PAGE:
If you’ve never attended an MPE homeschool graduation ceremony, you’re missing out on one of the highlights of our year!
With our May 11 graduation ceremony coming up fast, we thought we’d take this moment to explain how this event can benefit anyone interested in homeschooling, even if you don’t know any of the graduates this year.
Remember the reasons you chose (or are interested in) homeschooling.
Many of the advantages typically associated with homeschoolers – character development, strong academic records, closer-knit families, etc. – are all borne out during the homeschool graduation ceremony. We take the time to collect individual profiles and descriptions of each graduate, written in their own words.
It’s always fun to see the diverse array of backgrounds, extracurricular activities, and future plans from the class because they’re all unique – just like the graduates!
Enjoy the collective experience of graduating with a group.
A homeschool graduation ceremony also reminds you that homeschooling doesn’t have to mean isolation. Your children can still have the collective experience of graduating with their friends and making new connections. Throughout the year, they’ll meet with their peers to plan the event and choose valedictorians who will give the class speech.
Our graduation classes are typically more than 50 each year, a far cry from the 14- or 17-strong classes during the 1990s!
Honor the mentors and friends who helped you homeschool.
One beautiful tradition we’ve kept through the years is our “rose ceremony,” where graduates can hand out roses to mentors, family members and friends who have made a difference to their education and experience.
It’s also a great way to pay tribute to people who may be outside the homeschool culture, but who have made a meaningful contribution to the homeschool graduate’s life. I used the rose ceremony to honor several professors and great friends I had made at my local community college. You could also consider extended relatives and others who have heard about homeschooling, but rarely seen it in action.
Take part in the special blessing pronounced by the parents to the graduates.
Just like homeschooling, every family is different … which is beautifully displayed at the ceremony through the parental blessing.
As each graduate receives their high school diploma from their parents, they get to listen to a special message from their parents. Each parent can choose ahead of time what they’ll say, provided it fits within a certain timeframe (otherwise we might be there all night!). Be sure to bring a few tissues just in case!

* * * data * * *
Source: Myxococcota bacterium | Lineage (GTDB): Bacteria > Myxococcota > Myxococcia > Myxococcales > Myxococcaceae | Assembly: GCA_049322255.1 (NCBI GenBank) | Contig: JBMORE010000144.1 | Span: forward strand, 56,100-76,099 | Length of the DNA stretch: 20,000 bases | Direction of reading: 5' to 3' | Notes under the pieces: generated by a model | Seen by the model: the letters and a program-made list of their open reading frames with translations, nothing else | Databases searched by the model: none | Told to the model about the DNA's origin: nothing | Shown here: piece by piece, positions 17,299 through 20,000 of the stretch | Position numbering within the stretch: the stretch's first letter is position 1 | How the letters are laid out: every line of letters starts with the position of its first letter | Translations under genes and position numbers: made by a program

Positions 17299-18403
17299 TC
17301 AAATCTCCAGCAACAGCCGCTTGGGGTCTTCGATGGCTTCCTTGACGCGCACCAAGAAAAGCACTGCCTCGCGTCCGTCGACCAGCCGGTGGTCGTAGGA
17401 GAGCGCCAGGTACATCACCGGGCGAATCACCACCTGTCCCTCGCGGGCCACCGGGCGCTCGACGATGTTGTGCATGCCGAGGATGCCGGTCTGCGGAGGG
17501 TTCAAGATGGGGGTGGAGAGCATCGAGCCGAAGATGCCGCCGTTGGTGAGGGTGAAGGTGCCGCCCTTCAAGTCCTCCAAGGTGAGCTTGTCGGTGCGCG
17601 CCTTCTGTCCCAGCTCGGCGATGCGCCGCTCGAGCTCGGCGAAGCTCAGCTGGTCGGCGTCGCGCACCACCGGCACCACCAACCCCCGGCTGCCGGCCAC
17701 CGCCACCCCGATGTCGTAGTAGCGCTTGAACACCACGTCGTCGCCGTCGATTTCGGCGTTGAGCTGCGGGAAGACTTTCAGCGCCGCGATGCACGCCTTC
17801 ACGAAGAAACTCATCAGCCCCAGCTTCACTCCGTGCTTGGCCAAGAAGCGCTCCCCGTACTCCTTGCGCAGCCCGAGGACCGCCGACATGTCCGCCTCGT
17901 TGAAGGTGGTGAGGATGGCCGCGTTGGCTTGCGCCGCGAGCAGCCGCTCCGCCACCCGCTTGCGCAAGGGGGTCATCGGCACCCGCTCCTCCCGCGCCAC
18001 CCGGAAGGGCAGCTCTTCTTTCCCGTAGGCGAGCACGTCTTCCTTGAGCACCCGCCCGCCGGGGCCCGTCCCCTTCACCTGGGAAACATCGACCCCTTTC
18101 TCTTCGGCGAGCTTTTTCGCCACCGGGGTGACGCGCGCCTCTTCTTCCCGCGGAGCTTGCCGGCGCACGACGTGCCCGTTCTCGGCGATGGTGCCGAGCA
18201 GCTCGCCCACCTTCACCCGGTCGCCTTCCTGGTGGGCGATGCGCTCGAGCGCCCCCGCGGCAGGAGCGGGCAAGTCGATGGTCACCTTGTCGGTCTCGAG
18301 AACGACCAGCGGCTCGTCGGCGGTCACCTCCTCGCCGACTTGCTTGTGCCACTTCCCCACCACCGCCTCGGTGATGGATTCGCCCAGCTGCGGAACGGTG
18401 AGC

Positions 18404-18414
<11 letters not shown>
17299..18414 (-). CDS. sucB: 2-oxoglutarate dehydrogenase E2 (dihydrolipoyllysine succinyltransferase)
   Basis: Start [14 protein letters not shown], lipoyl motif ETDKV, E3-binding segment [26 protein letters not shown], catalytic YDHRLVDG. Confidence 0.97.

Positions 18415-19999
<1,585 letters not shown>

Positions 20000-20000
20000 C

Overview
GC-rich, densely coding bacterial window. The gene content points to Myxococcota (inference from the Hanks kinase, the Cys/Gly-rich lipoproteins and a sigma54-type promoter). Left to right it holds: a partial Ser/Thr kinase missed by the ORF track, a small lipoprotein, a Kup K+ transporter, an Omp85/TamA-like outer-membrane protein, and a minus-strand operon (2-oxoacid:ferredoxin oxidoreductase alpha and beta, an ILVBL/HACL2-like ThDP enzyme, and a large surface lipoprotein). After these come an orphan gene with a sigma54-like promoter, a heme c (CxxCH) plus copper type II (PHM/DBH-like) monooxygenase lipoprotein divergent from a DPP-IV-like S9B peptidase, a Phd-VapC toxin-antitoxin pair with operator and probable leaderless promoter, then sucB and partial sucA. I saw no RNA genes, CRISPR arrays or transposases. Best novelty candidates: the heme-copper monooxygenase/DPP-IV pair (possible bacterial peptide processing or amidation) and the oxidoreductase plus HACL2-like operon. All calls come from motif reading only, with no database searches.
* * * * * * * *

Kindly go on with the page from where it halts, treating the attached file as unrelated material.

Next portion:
Find encouragement to help you on your homeschool journey.
So many people have told us they attended the homeschool graduation ceremony, not quite knowing what to expect, and came away with a greater inspiration, purpose and vision for their own homeschooling!
Especially on the days when classes seem to fall apart and the daily grind can appear overwhelming, having that big-picture mindset from the graduation can really help see you through another school year.
Share the collective cost of a graduation ceremony.
MPE assists in contributing to the following costs of each graduation: facility, reception, and printed programs. If you’re looking for a way to provide that school-type graduation experience for your children but are concerned about logistics, we can help!
Serve the next class of homeschoolers (calling all high school juniors!).
Another tradition we have is for our high school juniors to volunteer their help during the homeschool graduation ceremony. They can serve refreshments, help with setup and cleaning, and mix and mingle with their peers.
It’s a huge blessing to the senior families, and a way to pay it forward. After all, next year a new class of juniors and their families will help your graduation run smoothly, so that you can enjoy the festivities!
If you’d like to help, simply email firstname.lastname@example.org to get signed up.
Enjoyed this article? Check out our infographic about how homeschool graduates compare with their peers.
We originally published this article in May 2016. We have updated it for timeliness and detail.